In chinchillas, fear may result in squeaking, scrambling to get away, and scratching. If you notice any of these signs in your pets, separate them. Try again once both have calmed down again.
5/ Separate If the Cat Misbehaves
Your biggest concern will be the cat. If it attempts to lunge, bite, scratch, or bat at the chinchilla, then be sure to separate the two.
You should firmly correct the cat and tell it that this isn’t acceptable behavior. Once it’s calmed down again, try reintroducing the chinchilla. If the behavior persists, then stop the introduction for the day.
6/ Keep Introduction To A Few Minutes
You’ll know it’s gone well if the two animals smell, see, and observe each other, then move on to ignore one another. This is a peaceful interaction and exactly what you’re aiming for.
Keep the introductions to a few minutes at a time, and let the animals take a break. Too much exposure could make the chinchilla and cat react poorly because they want to leave now and aren’t allowed to.
7/ Reward Good Behavior
If the interaction is peaceful, reward the chinchilla and the cat alike. This can involve praise and treats for both. Doing so will teach the cat that disregarding the chinchilla is approved behavior, and it’ll teach the chinchilla that interacting with a cat is nothing to worry about.
8/ Repeat For Several Weeks
If you must let the chinchilla out of your hands, only do so after several weeks of successful introductions.
This will help reinforce that the cat and chinchilla shouldn’t react with aggression or fear, which lowers the chances of one harming the other when the chinchilla is out of your hands.
However, you must always strictly supervise the interactions. You should also be prepared to snatch up the chinchilla at a moment’s notice. The best possible approach is to not allow the chinchilla out of your hands while the cat is around.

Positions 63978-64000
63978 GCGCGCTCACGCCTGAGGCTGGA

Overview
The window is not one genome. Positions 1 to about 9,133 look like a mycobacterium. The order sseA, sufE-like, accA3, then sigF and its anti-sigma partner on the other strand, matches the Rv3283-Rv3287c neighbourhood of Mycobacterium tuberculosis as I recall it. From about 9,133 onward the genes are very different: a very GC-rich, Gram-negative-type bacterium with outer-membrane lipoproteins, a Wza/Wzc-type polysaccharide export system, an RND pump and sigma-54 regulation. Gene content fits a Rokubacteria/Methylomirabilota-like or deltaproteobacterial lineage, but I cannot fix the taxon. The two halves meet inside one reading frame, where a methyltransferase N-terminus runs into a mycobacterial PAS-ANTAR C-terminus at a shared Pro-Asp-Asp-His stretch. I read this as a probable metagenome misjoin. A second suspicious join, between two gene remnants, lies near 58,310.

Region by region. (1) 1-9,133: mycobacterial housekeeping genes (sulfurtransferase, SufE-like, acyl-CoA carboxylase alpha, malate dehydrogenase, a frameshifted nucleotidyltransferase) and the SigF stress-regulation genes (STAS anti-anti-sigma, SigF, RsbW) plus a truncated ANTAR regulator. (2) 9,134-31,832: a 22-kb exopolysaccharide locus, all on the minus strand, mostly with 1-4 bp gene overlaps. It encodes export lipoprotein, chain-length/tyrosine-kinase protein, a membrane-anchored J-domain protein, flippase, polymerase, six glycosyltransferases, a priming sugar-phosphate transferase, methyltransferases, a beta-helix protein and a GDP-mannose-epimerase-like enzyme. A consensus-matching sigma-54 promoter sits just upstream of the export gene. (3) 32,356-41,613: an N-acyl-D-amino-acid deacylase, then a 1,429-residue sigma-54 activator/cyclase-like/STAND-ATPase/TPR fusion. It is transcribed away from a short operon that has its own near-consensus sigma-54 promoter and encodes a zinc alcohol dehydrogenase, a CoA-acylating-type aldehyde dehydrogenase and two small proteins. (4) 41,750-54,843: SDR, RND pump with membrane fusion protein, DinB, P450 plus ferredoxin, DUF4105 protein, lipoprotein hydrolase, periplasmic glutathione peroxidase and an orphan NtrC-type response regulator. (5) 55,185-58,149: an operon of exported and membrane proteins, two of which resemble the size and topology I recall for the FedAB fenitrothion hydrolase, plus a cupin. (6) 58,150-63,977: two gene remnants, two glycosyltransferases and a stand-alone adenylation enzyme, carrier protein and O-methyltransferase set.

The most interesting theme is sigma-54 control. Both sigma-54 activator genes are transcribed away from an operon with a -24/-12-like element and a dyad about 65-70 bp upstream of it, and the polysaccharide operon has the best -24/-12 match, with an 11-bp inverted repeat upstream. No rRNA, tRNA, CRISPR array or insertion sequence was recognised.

Can Chinchillas Get Fleas From Cats?
Chinchillas are known to be resistant to fleas due to their dense fur. With that said, fleas and similar insects can penetrate the thick layers, but this will take more time, so it’s unlikely that your chinchilla will catch fleas from the area right away.
However, if your cat has fleas, lives nearby, and struggles with fleas long-term, your chinchilla can pick them up.
If fleas crop up in your household, be sure to treat them right away. It’s difficult to eradicate fleas from a chinchilla for the same reasons that make it resistant to them.
Few flea treatment options are available for chinchillas, making the task more difficult. Be sure to treat your cat right away and cleanse your home appropriately.
Cat and Chinchilla Living Together Tips
Here are some tips for allowing your chinchilla and cat to live together:
- Raise the two together from childhood
- Introduce them gradually, so they learn to accept the other animal before interacting
- Supervise the two animals at all times, holding the chinchilla
- Ensure the cat is well-fed and played-out before letting the two interact
- Pick up the chinchilla if it tries to run, so it doesn’t activate the cat’s hunting instincts
- Tell your cat firmly no and remove the chinchilla if it bats at the chinchilla or attempts to chase it
- Reward the chinchilla and cat for interacting peacefully
Cats and chinchillas can live together in the same house, but this will take oversight on your part. In general, they don’t get along and are predators and prey in the wild.